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A lot of people don’t see the difference between Crowdfunding vs Crowdsourcing. While they are similar in that they both allow people to primarily leverage mass-community collaboration, they are related to two different things entirely.
Crowdfunding is sourcing money or funds from a group or groups of people, while crowdsourcing is sourcing information or skills or end products from a group or groups of people.
What is Crowdsourcing
Crowdsourcing is the practice of engaging a ‘crowd’ or group for a common goal, often innovation, problem solving or efficiency.
It is powered by new technologies and social media. Thanks to our growing connectivity, it is now easier for individuals to collectively contribute —whether with ideas, time, expertise, or funds — to a project or cause. This collective mobilization is crowdsourcing.
It is a process of tapping into individuals or groups of people, paid or unpaid, who are linked together with a common interest to bring forward powerful increased results through their aggregated actions or activities.
How crowdsourcing works
Crowdsourcing involves seeking knowledge, goods, or services from a large group of people. These people submit their ideas in response to online requests made either through social media, smartphone apps, or dedicated crowdsourcing platforms.
Some of those involved in crowdsourcing are paid freelancers (depending on the nature of the knowledge or services requested) but most people perform these tasks on a voluntary basis.
A great example of crowdsourcing is online reviews. If you’ve ever reviewed a restaurant, gym, or bar on Google, you’re a productive crowdsourcing contributor.
The Top 5 advantages of Crowdsourcing
No matter how much they work to contribute to the common good, every company is concerned about its bottom line. There’s a clear profitability aspect that drives many companies to choose crowdsourcing.
Consider how much you would spend on hiring a new team of experts specifically for a new project. You would have to pay wages, provide office space, and cover health insurance. With crowdsourcing, you can simply offer a one-time reward for finding the solution.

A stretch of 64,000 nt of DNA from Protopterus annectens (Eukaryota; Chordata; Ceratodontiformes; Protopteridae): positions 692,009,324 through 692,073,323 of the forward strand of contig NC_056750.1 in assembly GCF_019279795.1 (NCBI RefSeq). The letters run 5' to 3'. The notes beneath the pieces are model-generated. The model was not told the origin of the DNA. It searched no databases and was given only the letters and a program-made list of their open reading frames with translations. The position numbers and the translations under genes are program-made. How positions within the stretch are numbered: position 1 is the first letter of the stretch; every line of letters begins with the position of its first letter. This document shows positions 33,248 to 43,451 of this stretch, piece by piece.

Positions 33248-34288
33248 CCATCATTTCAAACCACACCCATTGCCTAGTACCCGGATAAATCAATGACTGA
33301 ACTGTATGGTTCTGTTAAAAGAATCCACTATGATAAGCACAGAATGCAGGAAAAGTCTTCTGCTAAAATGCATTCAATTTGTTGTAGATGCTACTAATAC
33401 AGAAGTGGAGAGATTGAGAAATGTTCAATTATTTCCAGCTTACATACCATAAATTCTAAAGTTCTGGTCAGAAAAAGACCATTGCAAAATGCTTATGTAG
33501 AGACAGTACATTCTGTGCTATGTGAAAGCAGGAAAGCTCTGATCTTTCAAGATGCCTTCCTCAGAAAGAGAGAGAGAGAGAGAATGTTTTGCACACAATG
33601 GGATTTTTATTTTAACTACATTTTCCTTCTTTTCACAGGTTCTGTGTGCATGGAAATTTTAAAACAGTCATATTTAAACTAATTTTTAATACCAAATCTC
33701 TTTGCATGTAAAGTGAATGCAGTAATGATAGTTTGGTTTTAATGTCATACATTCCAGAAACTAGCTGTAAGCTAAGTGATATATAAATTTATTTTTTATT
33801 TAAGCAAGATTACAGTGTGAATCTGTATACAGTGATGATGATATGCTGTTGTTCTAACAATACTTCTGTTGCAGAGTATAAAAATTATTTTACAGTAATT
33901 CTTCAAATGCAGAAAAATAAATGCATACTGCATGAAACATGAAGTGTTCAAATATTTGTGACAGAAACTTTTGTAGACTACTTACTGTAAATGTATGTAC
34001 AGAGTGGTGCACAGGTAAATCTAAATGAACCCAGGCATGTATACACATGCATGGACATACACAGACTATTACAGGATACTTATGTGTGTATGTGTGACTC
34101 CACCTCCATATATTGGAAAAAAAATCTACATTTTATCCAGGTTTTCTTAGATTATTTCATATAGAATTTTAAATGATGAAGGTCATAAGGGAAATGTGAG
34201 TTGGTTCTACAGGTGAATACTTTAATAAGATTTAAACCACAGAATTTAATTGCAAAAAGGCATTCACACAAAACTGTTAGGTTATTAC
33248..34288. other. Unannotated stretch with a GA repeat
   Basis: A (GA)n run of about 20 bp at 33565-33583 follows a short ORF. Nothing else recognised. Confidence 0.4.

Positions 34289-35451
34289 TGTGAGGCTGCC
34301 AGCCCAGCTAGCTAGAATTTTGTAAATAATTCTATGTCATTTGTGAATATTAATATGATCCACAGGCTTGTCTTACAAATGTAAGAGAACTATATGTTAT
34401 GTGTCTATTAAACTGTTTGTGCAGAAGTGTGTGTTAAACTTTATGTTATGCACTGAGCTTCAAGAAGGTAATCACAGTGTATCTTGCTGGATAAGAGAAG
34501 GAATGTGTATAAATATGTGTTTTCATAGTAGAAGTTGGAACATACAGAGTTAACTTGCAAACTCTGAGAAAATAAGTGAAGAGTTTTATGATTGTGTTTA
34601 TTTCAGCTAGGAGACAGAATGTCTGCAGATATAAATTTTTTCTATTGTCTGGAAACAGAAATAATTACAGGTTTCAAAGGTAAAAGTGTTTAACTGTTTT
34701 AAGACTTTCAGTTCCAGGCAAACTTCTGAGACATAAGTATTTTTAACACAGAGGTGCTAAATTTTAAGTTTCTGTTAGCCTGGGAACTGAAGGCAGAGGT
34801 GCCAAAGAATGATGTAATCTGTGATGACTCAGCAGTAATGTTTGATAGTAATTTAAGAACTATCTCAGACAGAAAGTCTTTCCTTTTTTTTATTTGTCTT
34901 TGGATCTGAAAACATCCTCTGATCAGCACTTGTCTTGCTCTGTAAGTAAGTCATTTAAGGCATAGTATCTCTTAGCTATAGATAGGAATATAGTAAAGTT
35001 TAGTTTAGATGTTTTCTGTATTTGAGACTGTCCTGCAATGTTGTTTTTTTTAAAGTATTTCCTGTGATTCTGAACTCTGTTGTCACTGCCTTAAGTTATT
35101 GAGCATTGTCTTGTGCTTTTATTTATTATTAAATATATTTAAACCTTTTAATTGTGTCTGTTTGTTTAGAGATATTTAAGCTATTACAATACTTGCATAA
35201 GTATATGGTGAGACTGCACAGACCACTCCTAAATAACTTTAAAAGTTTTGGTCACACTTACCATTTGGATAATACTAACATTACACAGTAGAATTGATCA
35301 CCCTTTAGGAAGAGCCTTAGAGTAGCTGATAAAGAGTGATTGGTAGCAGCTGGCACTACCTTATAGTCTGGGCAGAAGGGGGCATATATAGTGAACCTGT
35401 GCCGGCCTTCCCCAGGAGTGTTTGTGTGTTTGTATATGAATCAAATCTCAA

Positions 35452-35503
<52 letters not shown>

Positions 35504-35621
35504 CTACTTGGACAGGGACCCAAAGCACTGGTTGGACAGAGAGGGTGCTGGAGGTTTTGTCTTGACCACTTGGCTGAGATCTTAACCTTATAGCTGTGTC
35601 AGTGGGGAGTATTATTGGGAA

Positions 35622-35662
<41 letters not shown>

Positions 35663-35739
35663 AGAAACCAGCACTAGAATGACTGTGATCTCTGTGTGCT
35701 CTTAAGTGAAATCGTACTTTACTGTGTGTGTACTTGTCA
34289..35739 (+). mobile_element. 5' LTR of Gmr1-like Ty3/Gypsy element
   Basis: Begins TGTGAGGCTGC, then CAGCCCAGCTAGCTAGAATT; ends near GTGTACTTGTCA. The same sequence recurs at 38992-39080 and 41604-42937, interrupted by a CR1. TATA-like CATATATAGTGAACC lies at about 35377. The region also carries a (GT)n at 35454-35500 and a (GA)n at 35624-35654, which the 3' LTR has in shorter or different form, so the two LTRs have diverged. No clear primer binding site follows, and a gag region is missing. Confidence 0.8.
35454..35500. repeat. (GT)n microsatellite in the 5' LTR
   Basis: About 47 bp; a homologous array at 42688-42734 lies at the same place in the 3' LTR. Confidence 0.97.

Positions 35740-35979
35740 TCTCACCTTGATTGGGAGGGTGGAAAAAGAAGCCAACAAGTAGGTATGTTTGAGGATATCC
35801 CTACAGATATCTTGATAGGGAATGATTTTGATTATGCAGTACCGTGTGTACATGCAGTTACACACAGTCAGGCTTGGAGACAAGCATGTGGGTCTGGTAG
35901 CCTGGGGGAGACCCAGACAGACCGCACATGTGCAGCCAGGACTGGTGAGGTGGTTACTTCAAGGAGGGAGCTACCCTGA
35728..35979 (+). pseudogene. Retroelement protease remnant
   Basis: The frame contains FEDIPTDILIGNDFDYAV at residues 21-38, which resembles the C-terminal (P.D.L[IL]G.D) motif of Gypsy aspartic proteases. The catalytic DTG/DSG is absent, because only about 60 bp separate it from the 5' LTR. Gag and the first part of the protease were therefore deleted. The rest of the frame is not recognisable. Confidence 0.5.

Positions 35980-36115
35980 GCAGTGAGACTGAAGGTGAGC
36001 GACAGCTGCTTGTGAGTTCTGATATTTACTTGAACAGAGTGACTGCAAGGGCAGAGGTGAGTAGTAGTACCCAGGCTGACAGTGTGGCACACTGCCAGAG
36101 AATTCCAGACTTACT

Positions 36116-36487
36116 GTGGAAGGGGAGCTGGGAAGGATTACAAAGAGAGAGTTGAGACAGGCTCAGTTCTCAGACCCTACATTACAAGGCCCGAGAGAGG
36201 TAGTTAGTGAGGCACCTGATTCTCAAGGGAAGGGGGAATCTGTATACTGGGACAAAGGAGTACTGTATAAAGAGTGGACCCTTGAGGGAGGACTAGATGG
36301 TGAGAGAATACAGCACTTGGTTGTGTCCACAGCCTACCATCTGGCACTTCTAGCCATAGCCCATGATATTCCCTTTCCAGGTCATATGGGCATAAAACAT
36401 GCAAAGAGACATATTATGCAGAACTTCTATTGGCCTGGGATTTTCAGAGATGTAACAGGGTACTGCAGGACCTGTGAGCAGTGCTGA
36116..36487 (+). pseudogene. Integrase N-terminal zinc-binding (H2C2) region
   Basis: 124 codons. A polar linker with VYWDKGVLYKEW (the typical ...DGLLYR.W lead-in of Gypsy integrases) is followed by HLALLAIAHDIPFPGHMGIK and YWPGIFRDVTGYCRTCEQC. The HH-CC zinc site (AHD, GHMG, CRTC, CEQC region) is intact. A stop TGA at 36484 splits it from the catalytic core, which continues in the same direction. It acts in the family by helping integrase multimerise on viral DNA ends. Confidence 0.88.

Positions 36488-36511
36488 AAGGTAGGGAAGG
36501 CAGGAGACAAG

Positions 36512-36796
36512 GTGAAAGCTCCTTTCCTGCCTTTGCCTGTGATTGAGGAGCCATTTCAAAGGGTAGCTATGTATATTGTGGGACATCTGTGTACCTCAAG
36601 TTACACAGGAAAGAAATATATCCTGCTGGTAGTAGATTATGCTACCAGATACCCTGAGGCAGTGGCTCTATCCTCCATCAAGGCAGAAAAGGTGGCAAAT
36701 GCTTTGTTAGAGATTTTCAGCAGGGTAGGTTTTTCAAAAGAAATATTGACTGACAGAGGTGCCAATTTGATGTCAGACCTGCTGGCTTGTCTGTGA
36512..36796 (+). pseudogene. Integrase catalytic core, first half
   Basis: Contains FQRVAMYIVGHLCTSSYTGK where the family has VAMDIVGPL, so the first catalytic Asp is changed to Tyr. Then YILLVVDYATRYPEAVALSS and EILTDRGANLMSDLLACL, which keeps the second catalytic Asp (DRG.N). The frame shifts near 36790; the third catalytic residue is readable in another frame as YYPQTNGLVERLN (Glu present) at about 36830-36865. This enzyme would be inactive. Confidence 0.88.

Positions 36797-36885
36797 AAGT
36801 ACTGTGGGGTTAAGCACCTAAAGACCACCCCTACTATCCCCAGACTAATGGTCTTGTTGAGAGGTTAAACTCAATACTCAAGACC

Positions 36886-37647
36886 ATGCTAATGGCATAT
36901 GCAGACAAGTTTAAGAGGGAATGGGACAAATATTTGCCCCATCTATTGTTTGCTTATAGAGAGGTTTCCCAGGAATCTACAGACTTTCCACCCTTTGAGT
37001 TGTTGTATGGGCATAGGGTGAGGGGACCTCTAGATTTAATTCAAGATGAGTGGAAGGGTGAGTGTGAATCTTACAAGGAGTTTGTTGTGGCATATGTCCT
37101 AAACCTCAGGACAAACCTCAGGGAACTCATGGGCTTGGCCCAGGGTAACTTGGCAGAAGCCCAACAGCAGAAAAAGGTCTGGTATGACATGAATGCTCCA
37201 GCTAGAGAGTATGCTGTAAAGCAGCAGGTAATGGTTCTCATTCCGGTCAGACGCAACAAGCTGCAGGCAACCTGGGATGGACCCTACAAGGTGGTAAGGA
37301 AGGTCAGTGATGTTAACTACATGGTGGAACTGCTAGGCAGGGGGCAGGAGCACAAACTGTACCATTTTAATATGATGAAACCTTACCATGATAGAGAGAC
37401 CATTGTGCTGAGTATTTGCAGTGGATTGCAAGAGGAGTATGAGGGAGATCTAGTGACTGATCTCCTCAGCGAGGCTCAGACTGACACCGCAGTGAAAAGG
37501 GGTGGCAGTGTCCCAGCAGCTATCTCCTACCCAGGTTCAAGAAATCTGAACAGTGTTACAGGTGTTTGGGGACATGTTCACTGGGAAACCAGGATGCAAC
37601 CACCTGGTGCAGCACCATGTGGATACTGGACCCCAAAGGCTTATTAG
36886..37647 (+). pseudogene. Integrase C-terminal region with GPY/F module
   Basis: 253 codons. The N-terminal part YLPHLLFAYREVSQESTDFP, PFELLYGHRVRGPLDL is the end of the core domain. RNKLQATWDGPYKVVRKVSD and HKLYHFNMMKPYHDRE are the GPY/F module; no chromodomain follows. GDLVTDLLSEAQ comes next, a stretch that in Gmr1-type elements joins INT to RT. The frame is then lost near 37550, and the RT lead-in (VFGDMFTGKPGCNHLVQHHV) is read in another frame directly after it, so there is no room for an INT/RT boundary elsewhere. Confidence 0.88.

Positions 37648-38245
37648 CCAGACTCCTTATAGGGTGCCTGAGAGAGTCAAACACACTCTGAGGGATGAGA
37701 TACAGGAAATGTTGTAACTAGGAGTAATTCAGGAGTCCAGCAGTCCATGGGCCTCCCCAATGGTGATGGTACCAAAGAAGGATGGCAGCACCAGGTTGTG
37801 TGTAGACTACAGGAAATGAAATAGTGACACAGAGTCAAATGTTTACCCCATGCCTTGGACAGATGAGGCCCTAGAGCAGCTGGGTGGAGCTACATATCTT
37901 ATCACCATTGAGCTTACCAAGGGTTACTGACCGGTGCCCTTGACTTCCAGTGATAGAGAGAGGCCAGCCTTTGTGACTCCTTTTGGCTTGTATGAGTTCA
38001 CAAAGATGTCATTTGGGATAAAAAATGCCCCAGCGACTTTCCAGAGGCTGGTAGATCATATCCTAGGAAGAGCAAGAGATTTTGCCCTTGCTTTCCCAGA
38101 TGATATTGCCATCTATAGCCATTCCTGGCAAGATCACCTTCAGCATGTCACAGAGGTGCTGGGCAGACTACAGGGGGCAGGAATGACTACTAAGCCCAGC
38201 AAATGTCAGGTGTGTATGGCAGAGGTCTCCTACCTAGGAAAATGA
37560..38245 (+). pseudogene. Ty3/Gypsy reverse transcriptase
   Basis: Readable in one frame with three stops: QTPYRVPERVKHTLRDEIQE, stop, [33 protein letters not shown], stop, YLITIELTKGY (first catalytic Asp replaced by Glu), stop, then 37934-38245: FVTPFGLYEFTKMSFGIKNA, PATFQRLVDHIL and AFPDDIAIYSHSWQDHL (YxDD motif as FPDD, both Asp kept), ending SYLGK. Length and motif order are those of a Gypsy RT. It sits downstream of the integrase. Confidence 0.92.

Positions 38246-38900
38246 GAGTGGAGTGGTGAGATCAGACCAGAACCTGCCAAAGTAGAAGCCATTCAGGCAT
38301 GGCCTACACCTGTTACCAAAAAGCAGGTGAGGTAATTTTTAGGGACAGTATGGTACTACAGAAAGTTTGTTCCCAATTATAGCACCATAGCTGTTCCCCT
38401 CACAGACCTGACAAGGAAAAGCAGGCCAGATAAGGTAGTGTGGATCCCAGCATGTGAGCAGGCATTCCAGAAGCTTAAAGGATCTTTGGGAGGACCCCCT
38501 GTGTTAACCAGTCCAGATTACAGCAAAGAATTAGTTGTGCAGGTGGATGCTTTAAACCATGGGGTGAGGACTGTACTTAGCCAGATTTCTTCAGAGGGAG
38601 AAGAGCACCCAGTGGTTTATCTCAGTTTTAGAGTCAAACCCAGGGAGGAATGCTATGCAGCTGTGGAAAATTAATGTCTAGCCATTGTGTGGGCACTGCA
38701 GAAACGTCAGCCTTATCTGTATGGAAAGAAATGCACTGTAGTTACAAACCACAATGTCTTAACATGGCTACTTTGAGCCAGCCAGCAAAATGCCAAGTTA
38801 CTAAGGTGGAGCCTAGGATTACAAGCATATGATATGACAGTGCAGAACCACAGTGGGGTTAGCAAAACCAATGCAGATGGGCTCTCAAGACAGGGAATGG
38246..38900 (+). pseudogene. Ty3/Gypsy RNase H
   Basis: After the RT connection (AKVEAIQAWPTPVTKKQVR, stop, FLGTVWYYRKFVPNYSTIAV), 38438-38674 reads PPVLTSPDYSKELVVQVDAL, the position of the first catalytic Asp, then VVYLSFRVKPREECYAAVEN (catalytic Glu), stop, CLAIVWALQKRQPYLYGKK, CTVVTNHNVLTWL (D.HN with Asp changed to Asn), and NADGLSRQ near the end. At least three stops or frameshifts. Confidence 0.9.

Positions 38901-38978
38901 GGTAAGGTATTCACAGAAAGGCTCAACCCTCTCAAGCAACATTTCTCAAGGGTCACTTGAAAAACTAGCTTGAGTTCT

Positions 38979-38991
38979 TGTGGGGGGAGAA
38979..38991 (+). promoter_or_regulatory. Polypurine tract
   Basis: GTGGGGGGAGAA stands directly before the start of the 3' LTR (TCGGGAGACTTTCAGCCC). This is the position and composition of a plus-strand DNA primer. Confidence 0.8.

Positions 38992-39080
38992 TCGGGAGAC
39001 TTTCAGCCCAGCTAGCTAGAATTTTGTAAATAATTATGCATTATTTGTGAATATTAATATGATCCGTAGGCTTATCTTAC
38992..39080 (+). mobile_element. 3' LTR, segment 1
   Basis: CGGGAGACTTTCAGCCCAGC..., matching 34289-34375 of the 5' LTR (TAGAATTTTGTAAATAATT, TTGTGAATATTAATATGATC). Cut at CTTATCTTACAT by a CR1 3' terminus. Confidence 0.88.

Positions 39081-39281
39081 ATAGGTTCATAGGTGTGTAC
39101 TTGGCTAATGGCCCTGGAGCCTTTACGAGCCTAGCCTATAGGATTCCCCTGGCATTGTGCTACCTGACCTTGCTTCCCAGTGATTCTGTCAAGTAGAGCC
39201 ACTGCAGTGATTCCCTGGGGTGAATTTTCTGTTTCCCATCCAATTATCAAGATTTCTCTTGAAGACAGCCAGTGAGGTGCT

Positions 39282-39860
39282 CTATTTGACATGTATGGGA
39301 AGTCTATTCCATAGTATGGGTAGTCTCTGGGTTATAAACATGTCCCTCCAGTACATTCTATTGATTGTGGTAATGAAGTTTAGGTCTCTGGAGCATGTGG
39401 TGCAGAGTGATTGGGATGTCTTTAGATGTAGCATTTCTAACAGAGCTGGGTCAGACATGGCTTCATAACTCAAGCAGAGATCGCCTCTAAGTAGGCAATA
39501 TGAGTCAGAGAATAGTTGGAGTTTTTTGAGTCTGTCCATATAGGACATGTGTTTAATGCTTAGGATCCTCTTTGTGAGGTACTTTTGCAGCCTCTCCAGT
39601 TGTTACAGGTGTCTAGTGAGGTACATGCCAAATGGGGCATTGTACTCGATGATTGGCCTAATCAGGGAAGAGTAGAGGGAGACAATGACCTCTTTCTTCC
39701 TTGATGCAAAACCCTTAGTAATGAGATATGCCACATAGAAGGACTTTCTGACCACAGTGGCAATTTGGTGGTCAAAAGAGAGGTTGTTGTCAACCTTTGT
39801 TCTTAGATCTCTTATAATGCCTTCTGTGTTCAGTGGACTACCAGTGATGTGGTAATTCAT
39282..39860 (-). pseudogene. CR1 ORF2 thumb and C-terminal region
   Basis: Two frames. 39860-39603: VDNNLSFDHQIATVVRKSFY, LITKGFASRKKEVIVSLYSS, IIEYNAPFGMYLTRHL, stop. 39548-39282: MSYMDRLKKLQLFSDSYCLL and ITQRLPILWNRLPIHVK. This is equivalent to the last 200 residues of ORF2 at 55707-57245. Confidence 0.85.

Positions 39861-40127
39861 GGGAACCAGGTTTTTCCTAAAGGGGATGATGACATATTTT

2. Hands-off approach
CEOs and company managers may have lots of resources at their disposal, but time is typically not one of them. When conducting a project, the manager needs to constantly supervise it and ensure the team is working efficiently and meeting deadlines.
When relying on crowdsourcing, the “only thing” the management team has to do, is create the challenge and then sit back while the worldwide innovators do their thing. No need to check in on individuals during the process.
3. Fresh perspective
Unlike your employees, the crowd does not have a bias towards your company. They can bring a new perspective to the problems your team has been struggling with for ages. Sometimes all it takes is a new pair of eyes to find the missing piece you’ve been looking for all along.
One of the huge benefits of the crowd is their diverse backgrounds. They come from different countries, different socioeconomic statuses, different experiences, and different worldviews.
4. Brand promotion
There’s nothing wrong with using your crowdsourcing challenge as an opportunity to build your brand image. People love to hear about companies taking an innovative approach. You may be surprised to see how much great PR your company gets from launching a crowdsourcing challenge.
5. New hires
Most companies find it quite difficult to recruit creative and innovative employees to work for them. Participating in crowdsourcing challenges gives people an opportunity to showcase their talents.
If you’re impressed by the solutions that the winners come up with, you might invite them to join your team. Their problem-solving skills could be a huge asset to your company again and again.
The Top 5 Disadvantages of Crowdsourcing
As you might guess, crowdsourcing doesn’t leave much room for confidentiality. Crowdsourcing challenges can be accessed by almost everyone. This is a concern for companies who have highly sensitive information linked with the problem they’re trying to solve.
The best way to avoid this potential risk is to be cautious with what you choose to share. Make sure the information you include portrays your company in a positive light and does not give competitors the opportunity to take advantage of you.
With crowdsourcing, there’s always the possibility that a few bad apples try to play the system by plagiarizing someone else’s work or ideas in order to win the prize. For example, if a company is looking for help designing a new logo, a challenge participant may suggest a logo that already belongs to another company without realizing it.
It’s extremely important to check all entries (or at least the top 10) for possible plagiarism before making your final decision, using legal help in certain cases.
3. Intellectual property rights
This disadvantage has the potential to become disastrous if not managed properly. Typically, intellectual property rights belong to the inventor of the idea. That means companies need to ensure the intellectual property rights of the winning idea are transferred to them upon completion of the challenge.
The best way to do this is to construct agreements with carefully articulated terms and conditions between your company and the other parts involved.